x Abu Dhabi, UAEWednesday 26 July 2017

Philosophical investigations

Books Siddhartha Deb scopes out two crime novels that play off readers' expectations about the genre.

Jedediah Berry's protagonist steps beyond the boundaries of the detective genre and into a world that, like our own, is messy and confusing.
Jedediah Berry's protagonist steps beyond the boundaries of the detective genre and into a world that, like our own, is messy and confusing.

Siddhartha Deb scopes out two crime novels that play off readers' expectations about the genre. The Manual of Detection Jedediah Berry Penguin Press Dh88 Wonderful World Javier Calvo Translated by Mara Faye Lethem Harper Dh110 Every reader of the crime novel has a theory of the crime novel. It may lurk deep down, present in consciousness only as a set of expectations about problems and solutions, but it always exists. This knowingness on the part of the reader, this ever-present sense of the story operating in tandem with a set of rules, makes crime fiction a debased literary school partial to predictable stories and bad writing - and a genre whose fundamental dependence on rules makes deviation exciting and rewarding.

Jedediah Berry's debut novel, The Manual of Detection, makes it clear from the beginning that it desires a place in the second category. Set in a nameless city where it never stops raining, it opens with the unheroic image of "Mr Charles Unwin, lifelong resident of this city", bicycling to work with an umbrella strapped to his handlebar. Unwin is an unlikely protagonist for a crime novel. True, he works for the mysterious "Agency", a private investigation outfit that occupies an entire building on the borderline between downtown and the old, anarchic port city. However, he is not a detective but a detective's clerk; his work consists entirely of writing up and filing the case notes of Travis T Sivart, the most celebrated of the Agency's operatives. Unwin is content in this role, happy with his bicycle, umbrella and the wristwatch he received for 20 years of devoted service. His peers are not the hard-boiled American detectives found in the work Dashiell Hammett and Raymond Chandler but the petty officials and minor civil servants who populate much of 19th-century Russian fiction.

Unwin's comfortable routine, however, falls apart soon after we meet him. Sivart - the "detective's detective" responsible for keeping the notorious criminal Enoch Hoffmann at bay and for solving cases like "The Three Deaths of Colonel Baker" - is missing. And there is a growing sense that the Agency and the city it protects are under renewed threat from Hoffmann and his allies among the underclass. This, by itself, is enough to disconcert Unwin; he is even more shocked when he is moved, without explanation, from his clerk's desk on the 14th floor to a private office on the 29th. He has been effectively promoted to detective - which means that he receives the physical trappings of the genre: badge, gun, female assistant and (less predictably) a copy of the Agency's ur-text, The Manual of Detection.

At this point, a stale detective novel might have Unwin flash his badge at a minor official, fire his gun at a thug, and discover his female assistant to be either coyly supportive or seductively dangerous. But Unwin doesn't want the badge, doesn't know how to use a gun, and is far less competent than his assistant. He decides to investigate Sivart's absence only because he wants his familiar clerking job back.

It is the Agency manual Unwin receives, a quote from which precedes each chapter, that truly pushes things beyond mere mystery. These extracts describe the elements of criminal investigation - shadowing, evidence, corpses and clues - as they are portrayed in crime novels. What is impressive here is not just the postmodern playfulness - the blurring of the lines between Unwin's Manual and ours - but the genuine artfulness. The chapter On Evidence, for example, begins:

"Objects have memory, too. The doorknob remembers who turned it, the telephone who answered it. The gun remembers when it was last fired, and by whom. It is for the detective to learn the language of these things, so that he might hear them when they have something to say." There is a poetry to the writing here, but also an alertness to ideas. Berry doesn't stop after reminding us that physical evidence is a trope of crime fiction. Instead, he pushes us to ponder what a strange thing the genre is, steeped in a materialism so extreme that objects like guns and doorknobs speak a truth that human beings won't or can't. In this he joins the ranks of thinkers like Walter Benjamin and Ernst Bloch, who saw early crime fiction's fixation on physical evidence as a manifestation of a capitalist world where objects, or even scraps of objects, take precedence over human beings.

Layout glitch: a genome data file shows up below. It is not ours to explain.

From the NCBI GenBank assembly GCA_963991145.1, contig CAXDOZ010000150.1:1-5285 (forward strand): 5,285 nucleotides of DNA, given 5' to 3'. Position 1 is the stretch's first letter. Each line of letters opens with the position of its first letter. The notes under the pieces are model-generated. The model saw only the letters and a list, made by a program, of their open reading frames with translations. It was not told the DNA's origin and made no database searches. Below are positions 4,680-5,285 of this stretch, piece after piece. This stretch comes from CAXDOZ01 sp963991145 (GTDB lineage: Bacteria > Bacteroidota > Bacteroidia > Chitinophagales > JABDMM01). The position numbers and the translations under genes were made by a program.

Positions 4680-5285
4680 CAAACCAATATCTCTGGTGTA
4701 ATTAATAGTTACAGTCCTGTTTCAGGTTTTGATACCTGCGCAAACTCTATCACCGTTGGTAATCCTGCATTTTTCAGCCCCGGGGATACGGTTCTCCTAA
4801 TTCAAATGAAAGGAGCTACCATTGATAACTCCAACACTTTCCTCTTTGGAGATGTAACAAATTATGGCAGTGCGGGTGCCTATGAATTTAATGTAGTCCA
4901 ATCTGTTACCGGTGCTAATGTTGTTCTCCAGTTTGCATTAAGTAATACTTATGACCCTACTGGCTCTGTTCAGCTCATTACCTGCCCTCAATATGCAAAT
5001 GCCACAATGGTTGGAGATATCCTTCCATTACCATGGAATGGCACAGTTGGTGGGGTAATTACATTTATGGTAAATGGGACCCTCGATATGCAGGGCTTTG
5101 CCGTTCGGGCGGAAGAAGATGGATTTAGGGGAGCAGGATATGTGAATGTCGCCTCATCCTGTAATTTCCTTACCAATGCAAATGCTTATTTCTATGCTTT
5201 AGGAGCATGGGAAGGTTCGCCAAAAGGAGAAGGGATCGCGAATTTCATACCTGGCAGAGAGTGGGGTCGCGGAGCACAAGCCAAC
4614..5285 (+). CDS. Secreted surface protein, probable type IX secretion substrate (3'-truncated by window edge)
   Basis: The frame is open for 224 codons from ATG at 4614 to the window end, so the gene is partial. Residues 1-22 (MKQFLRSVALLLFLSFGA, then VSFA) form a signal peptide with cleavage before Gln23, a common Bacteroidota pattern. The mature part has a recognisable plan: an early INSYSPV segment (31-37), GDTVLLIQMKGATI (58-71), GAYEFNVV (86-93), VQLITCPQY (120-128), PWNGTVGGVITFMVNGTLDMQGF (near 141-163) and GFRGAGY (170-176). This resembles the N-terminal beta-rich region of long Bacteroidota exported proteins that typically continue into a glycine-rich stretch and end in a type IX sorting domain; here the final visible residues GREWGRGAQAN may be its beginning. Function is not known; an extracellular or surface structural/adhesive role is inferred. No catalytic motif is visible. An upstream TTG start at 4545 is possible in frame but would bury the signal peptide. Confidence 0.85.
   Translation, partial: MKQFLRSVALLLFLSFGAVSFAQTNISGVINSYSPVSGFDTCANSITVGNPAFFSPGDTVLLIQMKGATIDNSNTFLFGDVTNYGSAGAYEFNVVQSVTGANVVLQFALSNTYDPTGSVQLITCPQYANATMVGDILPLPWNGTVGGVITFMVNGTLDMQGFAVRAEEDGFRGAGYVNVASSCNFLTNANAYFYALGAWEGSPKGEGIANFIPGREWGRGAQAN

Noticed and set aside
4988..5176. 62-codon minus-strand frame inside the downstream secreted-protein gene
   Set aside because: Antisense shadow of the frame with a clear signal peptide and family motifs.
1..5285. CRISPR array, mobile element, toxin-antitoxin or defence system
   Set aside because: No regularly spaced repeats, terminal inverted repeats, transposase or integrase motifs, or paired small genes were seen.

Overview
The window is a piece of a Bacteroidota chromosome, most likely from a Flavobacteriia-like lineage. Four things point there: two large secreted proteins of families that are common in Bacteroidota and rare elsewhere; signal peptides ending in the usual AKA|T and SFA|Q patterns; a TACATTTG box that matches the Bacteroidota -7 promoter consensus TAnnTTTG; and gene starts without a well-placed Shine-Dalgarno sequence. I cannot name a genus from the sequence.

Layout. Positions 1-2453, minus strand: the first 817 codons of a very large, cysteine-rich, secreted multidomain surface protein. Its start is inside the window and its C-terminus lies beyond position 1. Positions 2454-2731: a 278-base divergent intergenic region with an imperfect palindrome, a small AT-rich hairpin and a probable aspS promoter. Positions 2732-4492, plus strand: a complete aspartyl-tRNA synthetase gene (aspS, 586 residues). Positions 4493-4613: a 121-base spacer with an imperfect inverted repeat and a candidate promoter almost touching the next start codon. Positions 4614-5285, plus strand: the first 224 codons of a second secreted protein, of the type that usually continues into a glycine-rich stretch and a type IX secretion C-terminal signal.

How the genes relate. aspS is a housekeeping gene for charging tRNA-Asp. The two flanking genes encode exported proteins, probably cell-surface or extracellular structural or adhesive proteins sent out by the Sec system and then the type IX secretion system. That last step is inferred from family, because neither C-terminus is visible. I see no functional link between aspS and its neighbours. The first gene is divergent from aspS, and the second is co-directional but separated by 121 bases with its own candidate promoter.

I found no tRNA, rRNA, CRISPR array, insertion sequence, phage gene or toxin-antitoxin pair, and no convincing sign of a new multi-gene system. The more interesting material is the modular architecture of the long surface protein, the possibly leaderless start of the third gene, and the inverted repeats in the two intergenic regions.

The nature of Berry's accomplishment is illuminated by comparison to another recent crime novel concerned with the manipulation of genre expectations. In Javier Calvo's Wonderful World, translated from the Spanish by Mara Faye Lethem, a young Barcelonian antique dealer named Lucas Giraut attempts to save the family business and solve the mystery surrounding his late father's unjust imprisonment some 30 years ago. Giraut is an affecting creation, a pudgy young nerd whose designer suits fail to redress an utter lack of machismo or help him stand up to his strong-willed, silicone-infused mother who wants to sideline him while globalising the family business. Calvo is clearly interested in evoking the feverish, speculative deal-making of the gold rush days of global capital, which often brought together new money and old artefacts, high and pop culture, big business and the gangster spirit. Thus Giraut's plan involves enlisting a strip-club owner and his criminal associates in a scheme to steal a group of medieval paintings called the St Kieran panels, which he hopes to sell at a vast profit to a global collector whose most defining feature is his spectacular wealth. While saving the business and showing his mother who's boss, he will also solve the mystery of his father, who met his ruin in search of the St Kieran panels. In his preface, Calvo credits "the ghost of Charles Dickens" with writing his novel. The influence is most obvious in Giraut's fixation on his father's undoing and imprisonment. It is also evident in Calvo's deft plotting, generous use of cliffhangers, and exaggerated characters: Bocanegra, the large and menacing strip club owner who wears women's fur coats; Pavel, a minor Russian gangster who aspires to be a Rastafarian; and Hannah Linus, the Swedish owner of the gallery where the St Kieran panels are being exhibited, who is cold and ambitious on the surface but secretly filled with wild, hedonistic lust. The problem with this amusing tale is that Calvo riffs on so many genres and influences at once that it is hard for him to explore or exploit any one in a meaningful way. Perhaps in keeping with the fact that he has translated David Foster Wallace into Spanish, he seems committed to the kind of frenzied, excessive postmodernism that produces large casts of characters surrounded by a barrage of cultural references, brand names and helter-skelter prose. So, in addition to the characters already mentioned, we also meet Aníbal Manta, a gargantuan hit man who reads X-Men comics (a clear commentary on the bizarrely cobbled-together nature of Giraut's gang); Valentina, Giraut's neighbour and closest friend, a 12-year-old girl who seems to be growing delusional in her obsession with the writing of Stephen King; and so on. There is even a running extract from a fictitious King novel called Wonderful World, suspenseful and hokey in equal measure. But this similarity to the Manual of Detection within The Manual of Detection only highlights the differences between the two writers. For Berry, the conventions of mysteries are useful tools for asking the same sorts of questions that literature, genre-tweaking or otherwise, has always asked. For Calvo, they are another set of cultural artefacts to joke around with. His novel possesses an affected irony that is the equivalent of the narrator constantly drawing scare quotes in the air, as in this representative sample: "As the Jaguar gets to the end of the Ramblas, the landscape changes. The tiny street entrances on either side are filled with shady-looking people. With that stereotypical gesturing that people use when carrying out illegal transactions. Looking around furtively. Making transactions below waist level and looking over their shoulders with serious expressions. There are also guys vomiting with the palms of their hands resting on the façades of buildings and their heads hanging between their arms." This approach is by turns dazzling and irritating. More importantly, behind its frenetic excess, Calvo's book is a fairly conventional thriller. There is never any doubt about who is good, who is bad and what general shape the resolution will take. Berry's denouement is more complicated. As Unwin goes uneasily about trying to find Sivart so that he can return to his clerk job, the novel begins to raise questions not just about Sivart (the living embodiment of the detective genre) but the nature and function of the Agency. As Unwin penetrates deeper into the mysteries of the organisation he has served so faithfully, and so unquestioningly, he discovers that above the detectives are the watchers, high functionaries who practice a form of dream detection that involves entering the minds of citizens and criminals alike (a process rendered beautifully in a stunning sequence). Unwin also learns that many of the "criminals" the Agency is fighting are little more than poor people that the city doesn't want inside its tightly patrolled boundaries. As we follow these revelations, it becomes almost impossible not to read the The Manual of Detection as an allegory for our own times, in which the methods applied in the name of keeping would-be terrorists at check are often as insidious as the evils they are meant to prevent. Unwin, the everyman hero, eventually comes to question the official line about crime and terror - to understand that the conflict in his world is not just between crime and detection, but also between power and liberty, with no neat or permanent divisions between the two. In doing so, he steps beyond the boundaries of his genre and into a world that, like our own, is messy and confusing, the kind of place Walter Benjamin had in mind when he wrote: "In times of terror, when everything is something of a conspirator, everybody will be in the position of having to play detective." Siddhartha Deb is the author of the novels The Point of Return and An Outline of the Republic.